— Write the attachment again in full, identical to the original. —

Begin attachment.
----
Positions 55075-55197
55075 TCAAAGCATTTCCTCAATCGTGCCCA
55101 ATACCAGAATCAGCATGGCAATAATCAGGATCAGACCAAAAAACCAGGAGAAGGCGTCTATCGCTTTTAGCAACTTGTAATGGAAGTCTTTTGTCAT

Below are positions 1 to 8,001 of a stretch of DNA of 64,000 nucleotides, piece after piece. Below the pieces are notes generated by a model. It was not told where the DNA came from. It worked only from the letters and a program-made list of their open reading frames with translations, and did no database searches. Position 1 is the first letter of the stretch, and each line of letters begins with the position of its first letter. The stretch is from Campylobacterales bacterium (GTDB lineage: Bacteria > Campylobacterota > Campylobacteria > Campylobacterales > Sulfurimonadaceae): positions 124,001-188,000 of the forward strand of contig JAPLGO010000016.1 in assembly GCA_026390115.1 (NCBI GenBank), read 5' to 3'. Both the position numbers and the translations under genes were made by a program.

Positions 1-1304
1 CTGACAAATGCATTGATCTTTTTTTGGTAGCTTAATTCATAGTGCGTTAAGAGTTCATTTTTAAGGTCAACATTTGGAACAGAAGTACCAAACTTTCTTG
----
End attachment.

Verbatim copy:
Positions 55075-55197
55075 TCAAAGCATTTCCTCAATCGTGCCCA
55101 ATACCAGAATCAGCATGGCAATAATCAGGATCAGACCAAAAAACCAGGAGAAGGCGTCTATCGCTTTTAGCAACTTGTAATGGAAGTCTTTTGTCAT

Below are positions 1 to 8,001 of a stretch of DNA of 64,000 nucleotides, piece after piece. Below the pieces are notes generated by a model. It was not told where the DNA came from. It worked only from the letters and a program-made list of their open reading frames with translations, and did no database searches. Position 1 is the first letter of the stretch, and each line of letters begins with the position of its first letter. The stretch is from Campylobacterales bacterium (GTDB lineage: Bacteria > Campylobacterota > Campylobacteria > Campylobacterales > Sulfurimonadaceae): positions 124,001-188,000 of the forward strand of contig JAPLGO010000016.1 in assembly GCA_026390115.1 (NCBI GenBank), read 5' to 3'. Both the position numbers and the translations under genes were made by a program.

Positions 1-1304
1 CTGACAAATGCATTGATCTTTTTTTGGTAGCTTAATTCATAGTGCGTTAAGAGTTCATTTTTAAGGTCAACATTTGGAACAGAAGTACCAAACTTTCTTG